HARRIED shoppers in Eaglehawk are about to get some much-needed cheer thanks to a group of people with disabilities.
The group has been putting the finishing touches on an Australian-themed Christmas display on their High Street window.
It compliments recently-completed work painstakingly decorating a piano, which has graced another window overlooking the main strip.
The shop-front displays are part of an Access Creative Studios' art program to help people with disabilities get their creative juices flowing.
It is also a way for those with ambition to hone skills and bring attention to their work, artist Michelle Loschiavo said.
"It's getting my work out there, getting feedback. There are opportunities that come with that," Ms Loschiavo said.
Ultimately, though, she paints for the fun of it.
"I've just always loved art. I don't know what else to say."
Ms Loschiavo is one of eleven artists from the group who will display works at Federation Square from next week, as part of the State Trustee's CONNECTED Art Exhibition.
They have been deemed among the best 89 entries for the exhibition, which will showcase emerging artists who have a disability or an experience of mental illness.
Her CONNECTED piece is a horse in a field of roses.
"Roses are my thing. I love them," Ms Loschiavo said.
"If you want to get better at art, roses are a good way to go."
Ms Loschiavo found out about Access Creative Studios from a friend she had once painted with in a different group years ago.
"I started coming and the rest is history," she said.
The studio came to Scott Testa's attention just over a month ago when he was walking down High Street.
"I got the bus through Eaglehawk on a Monday and I went past and thought 'that looks like something different to do'," he said.
Mr Testa has been working on the Christmas window.
"I've come up with ideas and have been helping the guys," he said.
One of the extensive traveller's ideas for was inspired by Mount Isa.
"They took my idea on board and we painted a backdrop of our sunburned country," Mr Testa said.
The studio decided to do a Christmas display because many of its artists wanted to give back to the Eaglehawk community, art projects facilitator Alicia Luvara said.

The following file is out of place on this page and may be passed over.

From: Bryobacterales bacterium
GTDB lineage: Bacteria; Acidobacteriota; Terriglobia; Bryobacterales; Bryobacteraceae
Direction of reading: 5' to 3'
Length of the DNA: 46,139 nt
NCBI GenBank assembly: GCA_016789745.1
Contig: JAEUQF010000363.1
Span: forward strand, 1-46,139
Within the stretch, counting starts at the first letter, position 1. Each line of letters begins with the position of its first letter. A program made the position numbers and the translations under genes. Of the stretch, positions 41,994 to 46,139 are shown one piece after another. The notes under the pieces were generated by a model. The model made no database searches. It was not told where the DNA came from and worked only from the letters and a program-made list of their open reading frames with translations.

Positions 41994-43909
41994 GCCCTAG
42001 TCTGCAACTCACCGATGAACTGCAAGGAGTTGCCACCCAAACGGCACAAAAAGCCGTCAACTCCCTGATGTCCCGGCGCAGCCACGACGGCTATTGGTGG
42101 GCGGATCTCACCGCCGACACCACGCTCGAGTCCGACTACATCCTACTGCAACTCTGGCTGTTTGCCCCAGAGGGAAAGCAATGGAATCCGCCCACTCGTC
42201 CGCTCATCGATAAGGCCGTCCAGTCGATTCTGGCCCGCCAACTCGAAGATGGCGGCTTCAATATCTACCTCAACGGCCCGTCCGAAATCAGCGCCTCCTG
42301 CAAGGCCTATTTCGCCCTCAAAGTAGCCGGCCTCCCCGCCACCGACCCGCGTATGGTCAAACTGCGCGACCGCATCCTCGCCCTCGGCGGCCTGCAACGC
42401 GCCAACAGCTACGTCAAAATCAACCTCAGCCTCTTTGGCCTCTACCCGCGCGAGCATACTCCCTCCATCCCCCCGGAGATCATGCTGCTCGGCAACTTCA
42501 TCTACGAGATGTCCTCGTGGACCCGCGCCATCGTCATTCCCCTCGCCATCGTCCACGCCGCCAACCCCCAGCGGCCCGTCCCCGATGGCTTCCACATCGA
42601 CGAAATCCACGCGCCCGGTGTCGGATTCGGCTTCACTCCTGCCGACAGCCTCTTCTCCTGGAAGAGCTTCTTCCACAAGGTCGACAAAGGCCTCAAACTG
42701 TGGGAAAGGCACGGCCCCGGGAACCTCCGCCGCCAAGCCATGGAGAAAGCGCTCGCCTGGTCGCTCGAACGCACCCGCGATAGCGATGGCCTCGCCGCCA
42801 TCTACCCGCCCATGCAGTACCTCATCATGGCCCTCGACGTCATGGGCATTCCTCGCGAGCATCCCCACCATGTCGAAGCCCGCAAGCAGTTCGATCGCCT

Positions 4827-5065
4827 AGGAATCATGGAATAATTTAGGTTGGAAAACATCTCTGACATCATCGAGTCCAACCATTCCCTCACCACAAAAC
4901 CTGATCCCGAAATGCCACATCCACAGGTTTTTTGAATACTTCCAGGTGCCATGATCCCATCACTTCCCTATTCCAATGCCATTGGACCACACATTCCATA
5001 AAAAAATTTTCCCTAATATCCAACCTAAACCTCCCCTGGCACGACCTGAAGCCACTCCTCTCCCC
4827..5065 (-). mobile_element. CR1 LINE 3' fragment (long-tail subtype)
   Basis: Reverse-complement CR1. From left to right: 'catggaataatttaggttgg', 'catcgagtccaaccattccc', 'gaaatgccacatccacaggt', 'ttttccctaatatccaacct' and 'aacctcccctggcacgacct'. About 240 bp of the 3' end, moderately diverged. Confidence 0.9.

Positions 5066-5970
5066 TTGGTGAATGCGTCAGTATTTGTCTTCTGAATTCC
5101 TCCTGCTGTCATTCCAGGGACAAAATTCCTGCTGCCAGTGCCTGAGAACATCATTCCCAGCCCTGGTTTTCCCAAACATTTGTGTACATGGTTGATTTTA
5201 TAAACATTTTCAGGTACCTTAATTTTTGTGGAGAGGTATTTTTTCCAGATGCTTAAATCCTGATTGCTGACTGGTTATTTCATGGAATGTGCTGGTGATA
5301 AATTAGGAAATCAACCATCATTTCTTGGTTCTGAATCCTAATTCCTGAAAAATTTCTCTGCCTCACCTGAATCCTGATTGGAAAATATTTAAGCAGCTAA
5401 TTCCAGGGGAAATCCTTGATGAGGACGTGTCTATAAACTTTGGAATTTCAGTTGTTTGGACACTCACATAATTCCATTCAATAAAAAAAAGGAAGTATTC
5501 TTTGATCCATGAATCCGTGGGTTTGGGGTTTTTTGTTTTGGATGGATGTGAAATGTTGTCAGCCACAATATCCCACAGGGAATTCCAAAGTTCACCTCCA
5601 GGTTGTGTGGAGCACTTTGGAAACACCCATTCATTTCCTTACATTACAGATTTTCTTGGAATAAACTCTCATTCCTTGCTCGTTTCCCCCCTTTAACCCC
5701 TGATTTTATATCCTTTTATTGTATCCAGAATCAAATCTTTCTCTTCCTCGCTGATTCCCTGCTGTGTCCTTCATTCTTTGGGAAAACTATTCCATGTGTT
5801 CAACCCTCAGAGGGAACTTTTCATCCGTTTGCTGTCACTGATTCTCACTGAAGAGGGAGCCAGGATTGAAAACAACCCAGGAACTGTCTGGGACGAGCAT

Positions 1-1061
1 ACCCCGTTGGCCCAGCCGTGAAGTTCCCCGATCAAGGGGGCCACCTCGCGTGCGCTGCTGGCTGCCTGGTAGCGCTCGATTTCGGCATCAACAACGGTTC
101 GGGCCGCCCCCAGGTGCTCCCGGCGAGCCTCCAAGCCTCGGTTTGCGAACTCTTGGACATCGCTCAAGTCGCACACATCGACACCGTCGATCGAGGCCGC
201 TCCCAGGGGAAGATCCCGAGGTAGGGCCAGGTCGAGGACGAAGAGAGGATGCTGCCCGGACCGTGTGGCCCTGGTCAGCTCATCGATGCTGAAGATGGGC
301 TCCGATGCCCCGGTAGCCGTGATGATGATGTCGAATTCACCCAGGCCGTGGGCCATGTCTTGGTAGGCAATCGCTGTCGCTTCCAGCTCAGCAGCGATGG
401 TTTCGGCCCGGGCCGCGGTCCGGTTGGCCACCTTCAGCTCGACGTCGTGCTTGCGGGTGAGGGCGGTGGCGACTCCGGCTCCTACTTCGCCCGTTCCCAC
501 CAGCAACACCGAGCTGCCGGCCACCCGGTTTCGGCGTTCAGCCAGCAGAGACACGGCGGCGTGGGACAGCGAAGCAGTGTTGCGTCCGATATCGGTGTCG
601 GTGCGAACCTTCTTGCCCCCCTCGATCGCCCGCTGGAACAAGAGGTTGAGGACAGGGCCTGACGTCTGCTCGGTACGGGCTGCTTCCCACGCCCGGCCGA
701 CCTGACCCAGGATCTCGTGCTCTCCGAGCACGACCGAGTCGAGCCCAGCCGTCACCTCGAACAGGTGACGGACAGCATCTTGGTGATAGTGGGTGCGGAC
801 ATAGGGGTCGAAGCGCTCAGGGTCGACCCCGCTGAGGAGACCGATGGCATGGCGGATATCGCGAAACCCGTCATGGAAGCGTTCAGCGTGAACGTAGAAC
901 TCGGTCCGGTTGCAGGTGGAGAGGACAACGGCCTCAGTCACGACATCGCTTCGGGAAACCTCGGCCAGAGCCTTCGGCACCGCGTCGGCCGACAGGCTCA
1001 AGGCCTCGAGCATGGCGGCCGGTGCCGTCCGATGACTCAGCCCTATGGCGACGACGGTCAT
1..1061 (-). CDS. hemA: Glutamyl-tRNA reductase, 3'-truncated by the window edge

"We've gone for a bit of a Christmas in the Borough theme. So there's a rusty ute instead of a sleigh. There's a team of 'roos to pull it."
It has taken five weeks for the team to pull everything together.
About 20 people come in each Tuesday for creative workshops, Mrs Luvara said.
"It's a lot of ceramics and 3D art, but we try to do a lot of stuff that involves teamwork. That's why we are doing the Christmas window," she said.
The group has also recently completed the "mammoth task" of transforming its piano into a mosaic art piece, Mrs Luvara
"There are a lot of tiles in it. We actually gutted the piano to reduce its weight. Some of the panels have taken a long time to finish. So there's a lot of work. We are all really proud of it."
Working in groups is not the only activity available at the studio, Mrs Luvara said.
"On a Wednesday and a Thursday we have artists working on individual projects," she said.
The artists have access to professionals working in creative fields, who spend a lot of time with them.
"A lot of the participants will also do yoga, music, performing arts and dance. It's a more holistic approach to staying fit, staying healthy and expressing yourself.
"And it's about being with like-minded people as well."
Artists have not yet decided what their next group piece will be. It could perhaps be some sort of Easter display, Mrs Luvara said.
"But it's evolving all the time, here," she said.
The Christmas window can be viewed at 12 High Street Eaglehawk. The State Trustee's CONNECTED Art Exhibition takes place in Fed Square's Atrium from 2-14 December.
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